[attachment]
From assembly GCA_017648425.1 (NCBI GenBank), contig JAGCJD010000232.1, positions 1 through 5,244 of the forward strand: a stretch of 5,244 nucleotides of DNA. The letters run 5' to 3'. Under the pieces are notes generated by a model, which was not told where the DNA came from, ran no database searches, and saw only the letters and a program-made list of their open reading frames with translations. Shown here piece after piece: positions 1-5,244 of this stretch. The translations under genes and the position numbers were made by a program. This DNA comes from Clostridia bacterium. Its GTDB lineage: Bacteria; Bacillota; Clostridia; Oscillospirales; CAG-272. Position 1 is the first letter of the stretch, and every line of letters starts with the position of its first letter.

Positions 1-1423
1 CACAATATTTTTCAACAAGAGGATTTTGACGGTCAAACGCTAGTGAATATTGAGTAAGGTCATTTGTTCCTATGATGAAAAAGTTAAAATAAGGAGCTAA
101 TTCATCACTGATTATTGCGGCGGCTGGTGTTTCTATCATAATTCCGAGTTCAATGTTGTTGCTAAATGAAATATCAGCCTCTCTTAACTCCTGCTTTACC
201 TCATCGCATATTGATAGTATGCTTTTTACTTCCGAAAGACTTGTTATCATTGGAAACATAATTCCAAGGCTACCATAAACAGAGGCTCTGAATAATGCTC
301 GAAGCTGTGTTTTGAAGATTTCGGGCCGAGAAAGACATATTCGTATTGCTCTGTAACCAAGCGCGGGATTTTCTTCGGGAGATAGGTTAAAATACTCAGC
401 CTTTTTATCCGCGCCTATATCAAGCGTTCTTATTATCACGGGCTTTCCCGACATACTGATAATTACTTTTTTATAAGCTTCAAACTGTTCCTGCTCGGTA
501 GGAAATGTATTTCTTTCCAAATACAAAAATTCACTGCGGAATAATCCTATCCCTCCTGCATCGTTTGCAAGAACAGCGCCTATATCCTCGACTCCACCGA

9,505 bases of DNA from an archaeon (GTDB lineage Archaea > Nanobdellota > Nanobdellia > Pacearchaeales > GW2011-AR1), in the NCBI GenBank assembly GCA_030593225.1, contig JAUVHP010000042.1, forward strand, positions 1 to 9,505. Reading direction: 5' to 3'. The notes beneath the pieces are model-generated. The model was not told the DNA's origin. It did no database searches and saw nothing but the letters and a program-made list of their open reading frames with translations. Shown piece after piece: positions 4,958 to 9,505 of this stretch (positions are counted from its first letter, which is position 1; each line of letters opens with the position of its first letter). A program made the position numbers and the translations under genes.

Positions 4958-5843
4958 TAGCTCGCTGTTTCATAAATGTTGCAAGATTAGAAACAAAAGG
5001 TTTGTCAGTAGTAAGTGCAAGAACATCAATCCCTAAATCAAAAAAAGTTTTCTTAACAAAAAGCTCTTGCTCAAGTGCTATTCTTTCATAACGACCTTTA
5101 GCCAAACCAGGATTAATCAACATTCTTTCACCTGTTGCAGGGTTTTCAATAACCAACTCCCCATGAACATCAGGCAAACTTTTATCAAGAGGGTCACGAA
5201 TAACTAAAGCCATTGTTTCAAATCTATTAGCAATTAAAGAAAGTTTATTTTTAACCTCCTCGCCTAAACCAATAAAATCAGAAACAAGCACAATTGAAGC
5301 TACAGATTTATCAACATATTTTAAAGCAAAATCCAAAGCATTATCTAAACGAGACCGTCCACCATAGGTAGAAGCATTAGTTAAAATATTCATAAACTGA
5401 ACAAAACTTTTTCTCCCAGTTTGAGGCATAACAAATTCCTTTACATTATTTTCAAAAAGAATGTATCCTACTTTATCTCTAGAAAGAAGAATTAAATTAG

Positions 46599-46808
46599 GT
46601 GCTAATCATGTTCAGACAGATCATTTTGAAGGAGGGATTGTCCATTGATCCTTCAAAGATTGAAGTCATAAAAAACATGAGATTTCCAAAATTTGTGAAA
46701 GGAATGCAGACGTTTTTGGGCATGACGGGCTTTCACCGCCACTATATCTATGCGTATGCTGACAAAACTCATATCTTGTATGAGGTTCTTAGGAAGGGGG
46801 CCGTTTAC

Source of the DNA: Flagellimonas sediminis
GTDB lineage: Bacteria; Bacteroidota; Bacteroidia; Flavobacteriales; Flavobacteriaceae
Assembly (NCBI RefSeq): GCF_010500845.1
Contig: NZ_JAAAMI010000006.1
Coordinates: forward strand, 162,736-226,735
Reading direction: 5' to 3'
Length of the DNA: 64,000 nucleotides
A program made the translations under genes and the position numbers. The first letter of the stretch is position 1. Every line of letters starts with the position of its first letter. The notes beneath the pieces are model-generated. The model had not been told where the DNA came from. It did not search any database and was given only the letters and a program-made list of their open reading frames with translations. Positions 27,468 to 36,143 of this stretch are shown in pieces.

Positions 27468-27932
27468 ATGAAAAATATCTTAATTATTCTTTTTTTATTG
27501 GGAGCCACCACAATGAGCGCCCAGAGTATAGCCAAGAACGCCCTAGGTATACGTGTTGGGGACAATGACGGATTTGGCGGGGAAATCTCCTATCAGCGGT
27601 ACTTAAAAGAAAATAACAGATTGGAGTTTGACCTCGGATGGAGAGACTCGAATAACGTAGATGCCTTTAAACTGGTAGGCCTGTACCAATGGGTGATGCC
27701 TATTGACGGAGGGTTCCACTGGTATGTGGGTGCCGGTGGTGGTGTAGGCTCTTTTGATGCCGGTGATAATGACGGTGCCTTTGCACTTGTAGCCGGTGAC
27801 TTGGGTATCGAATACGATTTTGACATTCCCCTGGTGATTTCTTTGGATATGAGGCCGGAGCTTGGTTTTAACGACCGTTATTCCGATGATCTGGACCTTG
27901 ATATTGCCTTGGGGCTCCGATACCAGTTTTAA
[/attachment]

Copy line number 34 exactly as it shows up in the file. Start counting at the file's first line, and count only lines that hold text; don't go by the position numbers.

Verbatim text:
27701 TATTGACGGAGGGTTCCACTGGTATGTGGGTGCCGGTGGTGGTGTAGGCTCTTTTGATGCCGGTGATAATGACGGTGCCTTTGCACTTGTAGCCGGTGAC